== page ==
Filed on behalf of Pennsylvania state employees, the federal class-action lawsuit, Schaszberger v. AFSCME Council 13, demands a refund of the nonmember fees employees. These fees were ruled unconstitutional by the U.S. Supreme Court in Janus v. AFSCME in June 2018.
This article first appeared November 18, 2019 on The Center Square.
Seven current and former Pennsylvania state employees have filed a lawsuit in federal court seeking to get back dues they claim they were forced to pay to a union that did not represent them.
If they’re successful, approximately 10,000 people could end up getting $3 million back.
The lawsuit was filed this month in Pennsylvania’s U.S. Middle District Court by the Liberty Justice Center, a nonpartisan “litigation center” that seeks to protect the right to work or create a business for anyone, and the National Right to Work Legal Defense Foundation.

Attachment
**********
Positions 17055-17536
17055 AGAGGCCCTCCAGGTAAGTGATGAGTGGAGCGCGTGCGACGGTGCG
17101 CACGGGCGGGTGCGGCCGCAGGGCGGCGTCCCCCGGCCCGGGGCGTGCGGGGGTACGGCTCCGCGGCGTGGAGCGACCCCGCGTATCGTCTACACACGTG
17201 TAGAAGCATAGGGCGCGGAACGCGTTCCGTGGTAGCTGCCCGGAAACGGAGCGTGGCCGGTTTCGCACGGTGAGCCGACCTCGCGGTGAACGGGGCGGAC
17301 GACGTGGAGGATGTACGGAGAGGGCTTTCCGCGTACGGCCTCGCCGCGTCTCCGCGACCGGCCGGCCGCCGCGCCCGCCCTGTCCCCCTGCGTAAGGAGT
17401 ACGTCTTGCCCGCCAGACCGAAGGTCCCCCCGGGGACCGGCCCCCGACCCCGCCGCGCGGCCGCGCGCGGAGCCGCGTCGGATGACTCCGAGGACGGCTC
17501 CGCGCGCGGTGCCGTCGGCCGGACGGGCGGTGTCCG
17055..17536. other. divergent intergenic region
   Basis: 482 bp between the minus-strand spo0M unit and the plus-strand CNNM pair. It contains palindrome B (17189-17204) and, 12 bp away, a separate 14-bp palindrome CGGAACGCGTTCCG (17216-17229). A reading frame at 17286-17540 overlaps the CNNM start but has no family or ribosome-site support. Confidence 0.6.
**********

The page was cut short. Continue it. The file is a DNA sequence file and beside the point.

One of the plaintiffs in the case is David Schaszberger. He served as a statistical analyst for the Pennsylvania Department of Labor and Industry for a decade but voluntarily chose not to join the American Federation of State, County and Municipal Employees (AFSCME) Council 13, the local union representing more than 65,000 public-sector workers.
The Liberty Justice Center estimates Schaszberger had to pay the union more than $4,000 in order to hold his job.
The lawsuit comes in the wake of a 2018 U.S. Supreme Court ruling in Janus v. AFSCME, an Illinois case filed by the same groups, that overturned the practice of public-sector unions collecting what they called “fair share” fees from workers who opted not to join. The unions maintained the fees were necessary to cover the costs of negotiating collective bargaining agreements, which covered both union and nonunion employees alike.
“The Supreme Court has already decided with us and with the workers,” said Brian Kelsey, a Liberty Justice Center senior attorney. “Now we’re just asking the courts to make the union pay up for what they took.”